Friday, January 25, 2013

Day 182: Movie 43

"These guys are obsessed with balls."

In the halcyon days before the internet, the fabled "red band trailer" was the sort of thing that would pop up before R-rated movies on VHS from time to time, but it was rare to come across one. Nowadays, studios can release red band trailers for their R-rated movies on the internet and give people a little extra bang for their buck by including jokes, blood & body parts that they can't show in a standard green band trailer.

Films without a ton of substance are therefore forced to give away all the best gags in the film for free, ushering in an era when you can say "they gave away the best jokes in the trailer" about even R-rated films. Unfortunately, the new Movie 43 is the latest film to fall victim to this trend, and one that will likely continue as long as studios churn out ninety minute films with five minutes of laughs.


Ostensibly a throwback to the "sketch comedy" films of the 70s and 80s like Kentucky Fried Movie & Amazon Women on the Moon, Movie 43 is a series of short films tied together by a loose framing device involving a hack writer (Dennis Quaid) pitching a film to a producer (Greg Kinnear). Much like in his days as host of "Talk Soup," most of the film's early humor comes from Kinnear's reactions to the various ridiculous and tasteless stories that Quaid is telling.

The talent on this thing is stacked to the gills, but no one seems to be exerting any sort of actual effort, which makes the whole endeavor that much more shrill in hindsight. Kate Winslet & Hugh Jackman play a couple on a blind date (a comedic premise the film comes back to at least two more times) and the joke is that he has testicles on his neck. The visual gag is funny at first and the sight of two respected actors dealing with exposed balls is funny for about thirty seconds, but the longer it goes on, and the more you realize that there's nothing more to the premise than just that, you begin to get the feeling that there wasn't much thought put into these sketches beyond a funny concept.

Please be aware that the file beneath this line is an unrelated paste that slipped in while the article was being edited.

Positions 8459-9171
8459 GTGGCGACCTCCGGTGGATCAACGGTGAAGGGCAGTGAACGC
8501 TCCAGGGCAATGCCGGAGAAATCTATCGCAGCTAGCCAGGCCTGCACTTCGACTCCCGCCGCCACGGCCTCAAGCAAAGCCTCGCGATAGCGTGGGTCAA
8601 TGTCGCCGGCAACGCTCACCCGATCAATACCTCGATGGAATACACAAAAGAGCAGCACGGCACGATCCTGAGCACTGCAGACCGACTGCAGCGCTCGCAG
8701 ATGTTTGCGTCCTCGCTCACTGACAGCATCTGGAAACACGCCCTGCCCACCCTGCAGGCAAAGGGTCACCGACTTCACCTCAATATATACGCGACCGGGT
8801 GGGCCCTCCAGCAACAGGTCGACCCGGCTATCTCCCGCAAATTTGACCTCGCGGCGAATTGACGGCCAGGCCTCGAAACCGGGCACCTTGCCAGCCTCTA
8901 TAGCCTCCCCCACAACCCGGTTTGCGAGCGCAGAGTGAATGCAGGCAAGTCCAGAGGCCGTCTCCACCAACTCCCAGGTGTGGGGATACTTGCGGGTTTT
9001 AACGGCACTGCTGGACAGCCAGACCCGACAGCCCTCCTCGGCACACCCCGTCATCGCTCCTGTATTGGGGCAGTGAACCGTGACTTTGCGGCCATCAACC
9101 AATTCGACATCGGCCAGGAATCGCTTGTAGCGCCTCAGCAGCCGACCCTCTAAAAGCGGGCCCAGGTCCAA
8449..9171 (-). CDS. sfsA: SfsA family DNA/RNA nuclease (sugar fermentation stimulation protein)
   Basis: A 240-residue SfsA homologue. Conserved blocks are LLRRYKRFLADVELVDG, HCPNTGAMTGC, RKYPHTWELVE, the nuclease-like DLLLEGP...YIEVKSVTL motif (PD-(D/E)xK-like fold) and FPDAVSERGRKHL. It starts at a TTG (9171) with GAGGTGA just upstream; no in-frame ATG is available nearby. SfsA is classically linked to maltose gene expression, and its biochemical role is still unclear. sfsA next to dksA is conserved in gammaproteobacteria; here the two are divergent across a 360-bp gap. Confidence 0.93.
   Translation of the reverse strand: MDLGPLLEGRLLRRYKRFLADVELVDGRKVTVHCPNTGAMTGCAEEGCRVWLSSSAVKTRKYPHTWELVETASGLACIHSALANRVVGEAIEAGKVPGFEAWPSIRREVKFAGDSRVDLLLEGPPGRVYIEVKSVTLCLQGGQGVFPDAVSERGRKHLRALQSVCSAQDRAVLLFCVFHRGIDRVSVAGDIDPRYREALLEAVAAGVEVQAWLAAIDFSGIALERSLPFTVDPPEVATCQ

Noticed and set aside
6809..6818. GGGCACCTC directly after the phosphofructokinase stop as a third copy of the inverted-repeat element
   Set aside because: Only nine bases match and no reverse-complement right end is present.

The film goes on like this, funny concepts with no real pay-off, with the exception of the story involving real-life couple Liev Schrieber & Naomi Watts as abusive home-schooling parents and the one involving two idiots (Johnny Knoxville & Seann William Scott) kidnapping a leprechaun (Gerard Butler). Both of those sketches have a very clear set-up and punchline, but absolutely none of the rest of them do. In fact, the one involving Stephen Merchant & Halle Berry on a blind date has a perfect punchline, but then they keep the sketch going for another thirty seconds, thereby ruining the perfect punchline they had set up.

Some of the sketches seem to be going for nothing more than having either attractive people (Anna Faris, Chris Pratt, Emma Stone) or grotesque people (the supporting players in Stone's sketch) saying really disgusting things. JB Smoove was hilarious in his section of the Faris & Pratt sketch, but I think that had more to do with my affinity for his particular brand of delivery. Then there are some sketches utterly devoid of a punchline, such as the one involving Richard Gere as the head of an Apple-esque company, dealing with the fallout of a design flaw in its newest product. I hate to be a stickler about this stuff, but when there's a set-up, there needs to be a pay-off.


My least favorite sketch by a mile was the Superhero Speed Dating sketch. The main reason is that in they expanded upon an already funny short from 2005 called Robin's Big Date (which I've embedded below). It's written by the same guy, but it took everything that was charming about that sketch, and amped it up for maximum offensiveness. I like Jason Sudeikis a lot, but he was so thoroughly miscast as Batman in the sketch, especially if you've seen Sam Rockwell's take on the character in the earlier version.

As for the rest of the sketches, if you've seen the trailer, you've seen the funniest parts of them. Terrence Howard's motivational basketball coach sketch didn't have a single joke in it that wasn't in the trailer. Likewise the one with Chloe Grace Moretz as a young girl having her first period at a friend's house (although I will give bonus points to Patrick Warburton & Matt Walsh for adding some levity to an otherwise cringe-inducing segment).


There's a ton of talent in front of and behind the camera here, but the laughs are so spotty and few & far between that it's not worth suffering through a full ninety minutes just to get to them. If you watch the red band trailer, you'll see about eighty percent of the funny jokes in the film, and if that fact scares you, avoid this film at all costs. The audience at my screening wasn't laughing much at all, or they would laugh at the beginning of a sketch, when the premise is revealed, and then the laughs would peter out as they realized that there was nothing more to it than that.

There's a dearth of comedies in the marketplace at the moment, so if you absolutely need to laugh at something, this will give you a few chuckles. But I would only recommend seeing it on someone else's dime or if you have money to burn. Otherwise, stay home, watch the red band trailer and then watch Robin's Big Date. That's a much funnier, and shorter, way to get some laughs.

GO Rating: 1.5/5

[Photos via BoxOfficeMojo]

Friday, January 18, 2013